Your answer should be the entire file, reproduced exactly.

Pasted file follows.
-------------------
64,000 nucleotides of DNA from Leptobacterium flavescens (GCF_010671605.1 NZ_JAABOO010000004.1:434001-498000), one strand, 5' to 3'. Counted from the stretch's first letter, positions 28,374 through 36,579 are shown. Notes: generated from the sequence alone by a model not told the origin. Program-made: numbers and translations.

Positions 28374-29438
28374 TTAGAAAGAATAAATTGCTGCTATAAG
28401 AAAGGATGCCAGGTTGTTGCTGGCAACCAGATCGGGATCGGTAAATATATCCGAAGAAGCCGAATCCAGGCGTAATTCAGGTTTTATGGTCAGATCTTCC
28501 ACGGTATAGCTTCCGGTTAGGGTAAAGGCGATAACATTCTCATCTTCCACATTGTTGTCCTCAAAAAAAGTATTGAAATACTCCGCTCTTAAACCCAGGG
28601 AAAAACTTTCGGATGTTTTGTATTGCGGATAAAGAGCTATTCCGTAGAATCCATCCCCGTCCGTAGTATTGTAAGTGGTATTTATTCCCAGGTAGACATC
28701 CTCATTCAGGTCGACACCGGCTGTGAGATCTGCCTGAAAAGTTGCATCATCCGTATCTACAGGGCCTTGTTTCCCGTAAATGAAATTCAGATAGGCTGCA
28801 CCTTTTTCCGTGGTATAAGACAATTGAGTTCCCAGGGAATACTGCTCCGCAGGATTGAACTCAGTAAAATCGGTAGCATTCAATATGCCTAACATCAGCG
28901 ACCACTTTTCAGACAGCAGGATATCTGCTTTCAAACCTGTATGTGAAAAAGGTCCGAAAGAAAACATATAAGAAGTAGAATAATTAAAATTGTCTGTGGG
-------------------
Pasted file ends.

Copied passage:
64,000 nucleotides of DNA from Leptobacterium flavescens (GCF_010671605.1 NZ_JAABOO010000004.1:434001-498000), one strand, 5' to 3'. Counted from the stretch's first letter, positions 28,374 through 36,579 are shown. Notes: generated from the sequence alone by a model not told the origin. Program-made: numbers and translations.

Positions 28374-29438
28374 TTAGAAAGAATAAATTGCTGCTATAAG
28401 AAAGGATGCCAGGTTGTTGCTGGCAACCAGATCGGGATCGGTAAATATATCCGAAGAAGCCGAATCCAGGCGTAATTCAGGTTTTATGGTCAGATCTTCC
28501 ACGGTATAGCTTCCGGTTAGGGTAAAGGCGATAACATTCTCATCTTCCACATTGTTGTCCTCAAAAAAAGTATTGAAATACTCCGCTCTTAAACCCAGGG
28601 AAAAACTTTCGGATGTTTTGTATTGCGGATAAAGAGCTATTCCGTAGAATCCATCCCCGTCCGTAGTATTGTAAGTGGTATTTATTCCCAGGTAGACATC
28701 CTCATTCAGGTCGACACCGGCTGTGAGATCTGCCTGAAAAGTTGCATCATCCGTATCTACAGGGCCTTGTTTCCCGTAAATGAAATTCAGATAGGCTGCA
28801 CCTTTTTCCGTGGTATAAGACAATTGAGTTCCCAGGGAATACTGCTCCGCAGGATTGAACTCAGTAAAATCGGTAGCATTCAATATGCCTAACATCAGCG
28901 ACCACTTTTCAGACAGCAGGATATCTGCTTTCAAACCTGTATGTGAAAAAGGTCCGAAAGAAAACATATAAGAAGTAGAATAATTAAAATTGTCTGTGGG